December 20, 2017 / 4:45 PM / a year ago

JPMorgan Chase powers up robo-adviser for fintech race

    By David Henry and Elizabeth Dilts
    NEW YORK, Dec 20 (Reuters) - JPMorgan Chase & Co is
powering up a lower-cost computerized investment management tool
this week and plans to offer the robo-adviser to some clients
next March and on a wide scale in the middle of the year.
    The company will file required disclosures on Wednesday with
the U.S. Securities and Exchange Commission, bank officials told
Reuters, so they could start testing the service this week with
fewer than 100 employee accounts.
    The goal is to offer "guidance and advice for a broad range
of clients, whether you have a few thousand dollars, or more,"
said Kelli Keough, head of digital wealth management. 
    The service, piloted as JPMorgan Digital Investing, is the
latest in a raft of online investing tools called robo-advisers
that firms offer as a low-cost way to get basic advice and
automated portfolio management.
    
 Product name        Account        Fee on assets
                     minimum             under management *
 Betterment          No minimum     25 basis points
 JPMorgan Chase      $5,000 **      To be determined
 Merrill Edge        $5,000         45 basis points
 Guided Investing                   
 Morgan Stanley      $5,000         35 basis points
 Access Investing                   
 Personal Capital    $100,000       89 basis points***
 Schwab Intelligent  $5,000         No advisory fees beyond operating
 Portfolios                         expenses on ETFs in portfolio
 Vanguard Personal   $50,000        30 basis points
 Advisor Services                   
 Wealthfront         $500           Free for first $10k, 25 basis points
                                    for more
 Wells Fargo         $10,000        50 basis points
 Intuitive Investor                 
 * For basic                                                               
 services                           
 ** During testing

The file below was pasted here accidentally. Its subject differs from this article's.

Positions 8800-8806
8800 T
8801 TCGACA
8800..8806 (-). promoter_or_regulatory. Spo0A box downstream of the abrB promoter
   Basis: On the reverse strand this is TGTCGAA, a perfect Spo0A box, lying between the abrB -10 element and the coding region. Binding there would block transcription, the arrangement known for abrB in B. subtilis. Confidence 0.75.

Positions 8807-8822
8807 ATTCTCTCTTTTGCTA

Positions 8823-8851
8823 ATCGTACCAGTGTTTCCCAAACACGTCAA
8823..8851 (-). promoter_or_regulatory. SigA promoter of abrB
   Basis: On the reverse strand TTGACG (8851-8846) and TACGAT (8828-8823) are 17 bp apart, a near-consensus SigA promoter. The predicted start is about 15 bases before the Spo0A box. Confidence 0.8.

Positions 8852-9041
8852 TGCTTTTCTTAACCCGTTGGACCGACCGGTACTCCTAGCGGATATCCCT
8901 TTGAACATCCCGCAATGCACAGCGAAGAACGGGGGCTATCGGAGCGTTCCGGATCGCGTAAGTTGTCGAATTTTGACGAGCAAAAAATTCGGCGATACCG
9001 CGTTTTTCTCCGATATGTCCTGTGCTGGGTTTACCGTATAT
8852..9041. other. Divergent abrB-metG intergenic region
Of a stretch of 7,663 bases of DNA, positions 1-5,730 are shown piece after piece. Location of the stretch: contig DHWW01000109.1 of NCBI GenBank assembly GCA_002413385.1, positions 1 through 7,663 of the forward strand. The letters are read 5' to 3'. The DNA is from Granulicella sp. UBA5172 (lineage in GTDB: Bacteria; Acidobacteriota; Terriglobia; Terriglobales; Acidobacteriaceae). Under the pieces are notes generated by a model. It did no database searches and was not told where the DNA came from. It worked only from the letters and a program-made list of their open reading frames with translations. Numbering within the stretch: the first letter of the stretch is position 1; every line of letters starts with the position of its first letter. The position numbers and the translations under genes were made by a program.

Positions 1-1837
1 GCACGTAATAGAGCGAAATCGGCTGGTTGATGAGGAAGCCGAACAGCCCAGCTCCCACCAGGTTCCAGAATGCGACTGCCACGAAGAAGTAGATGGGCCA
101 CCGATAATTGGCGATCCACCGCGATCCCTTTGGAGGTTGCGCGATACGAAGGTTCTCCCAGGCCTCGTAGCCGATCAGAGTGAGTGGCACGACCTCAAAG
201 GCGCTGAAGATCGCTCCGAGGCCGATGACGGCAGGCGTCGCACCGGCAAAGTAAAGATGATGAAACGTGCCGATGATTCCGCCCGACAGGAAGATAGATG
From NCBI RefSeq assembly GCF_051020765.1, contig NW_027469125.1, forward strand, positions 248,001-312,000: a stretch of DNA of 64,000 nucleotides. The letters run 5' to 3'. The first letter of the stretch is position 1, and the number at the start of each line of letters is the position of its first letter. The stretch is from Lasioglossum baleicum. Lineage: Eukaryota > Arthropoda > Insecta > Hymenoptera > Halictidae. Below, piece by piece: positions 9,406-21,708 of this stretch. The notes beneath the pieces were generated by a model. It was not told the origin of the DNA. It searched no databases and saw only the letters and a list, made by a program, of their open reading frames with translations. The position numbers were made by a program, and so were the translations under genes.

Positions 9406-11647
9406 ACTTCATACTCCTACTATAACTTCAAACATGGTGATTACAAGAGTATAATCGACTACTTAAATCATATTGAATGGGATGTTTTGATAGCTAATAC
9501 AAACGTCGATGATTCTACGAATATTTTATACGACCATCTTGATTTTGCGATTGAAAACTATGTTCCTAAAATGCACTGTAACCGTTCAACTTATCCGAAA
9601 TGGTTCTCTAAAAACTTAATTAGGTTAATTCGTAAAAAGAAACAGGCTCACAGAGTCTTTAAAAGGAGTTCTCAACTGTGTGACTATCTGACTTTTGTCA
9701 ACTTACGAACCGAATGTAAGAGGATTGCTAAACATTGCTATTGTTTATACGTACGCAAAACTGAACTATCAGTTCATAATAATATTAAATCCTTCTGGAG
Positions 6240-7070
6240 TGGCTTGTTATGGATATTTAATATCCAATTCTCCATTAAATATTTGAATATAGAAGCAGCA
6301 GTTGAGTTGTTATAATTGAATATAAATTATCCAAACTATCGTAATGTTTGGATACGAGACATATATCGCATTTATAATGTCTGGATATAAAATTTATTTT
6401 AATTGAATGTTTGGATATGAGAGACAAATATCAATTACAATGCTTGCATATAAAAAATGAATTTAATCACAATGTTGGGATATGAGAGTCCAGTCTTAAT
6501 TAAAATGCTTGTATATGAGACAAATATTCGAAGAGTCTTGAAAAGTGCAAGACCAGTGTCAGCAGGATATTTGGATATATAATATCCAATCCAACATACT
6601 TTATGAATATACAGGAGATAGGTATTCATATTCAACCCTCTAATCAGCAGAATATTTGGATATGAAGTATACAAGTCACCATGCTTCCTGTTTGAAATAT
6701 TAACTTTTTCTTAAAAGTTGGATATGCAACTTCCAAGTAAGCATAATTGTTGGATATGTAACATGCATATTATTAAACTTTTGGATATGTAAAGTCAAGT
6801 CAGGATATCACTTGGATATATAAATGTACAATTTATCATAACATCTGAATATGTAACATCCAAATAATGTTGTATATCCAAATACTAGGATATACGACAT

period                             
 *** Up to $1 mln                                                          
 in assets                          
 SOURCES: The                                                              
 companies                          
 
    The services ask such questions as customer age, risk
appetite and objectives, then suggest investments like
diversified exchange-traded funds, which often are selected by
an investment committee. Computers rebalance portfolios
according to preset rules.
    The robo-advisers are viewed as a low-cost way to attract
individuals who do not yet have enough money to make individual
personal management worthwhile. 
    Consulting firms estimate the services could be managing
more than $10 trillion within several years. Financial companies
including Morgan Stanley, Wells Fargo and Bank of
America's Merrill Lynch, have followed fintech firms,
such as Betterment, with the offerings.   
    Fees for basic services range from 25 to 50 basis points
annually, or $2.50 to $5.00 per $1,000 invested, significantly
less than the roughly 100-basis-point fees financial advisers
charge.
    JPMorgan plans to set its fees for the public by March,
Keough said. It will also lower the $5,000 minimum investment
being used during testing with employees. "We are exploring and
testing a variety of different pricing mechanisms," Keough said.
     Chief Executive Officer Jamie Dimon said last year the bank
could offer the service free or as part of a package of
products.
    JPMorgan is the biggest U.S. bank by assets, with upwards of
50 million customers holding consumer banking and credit card
accounts.
    The bank developed the service in-house with InvestCloud, a
financial software firm that it hired and invested in last year
to improve its online, mobile banking and investment offerings.
[reut.rs/2D7FtlW
]
    The investment in the automated service is part of a $300
million commitment by Dimon for better technology for asset
management products, Keough said.

 (Reporting by David Henry and Elizabeth Dilts in New York;
Editing by Jeffrey Benkoe)
  
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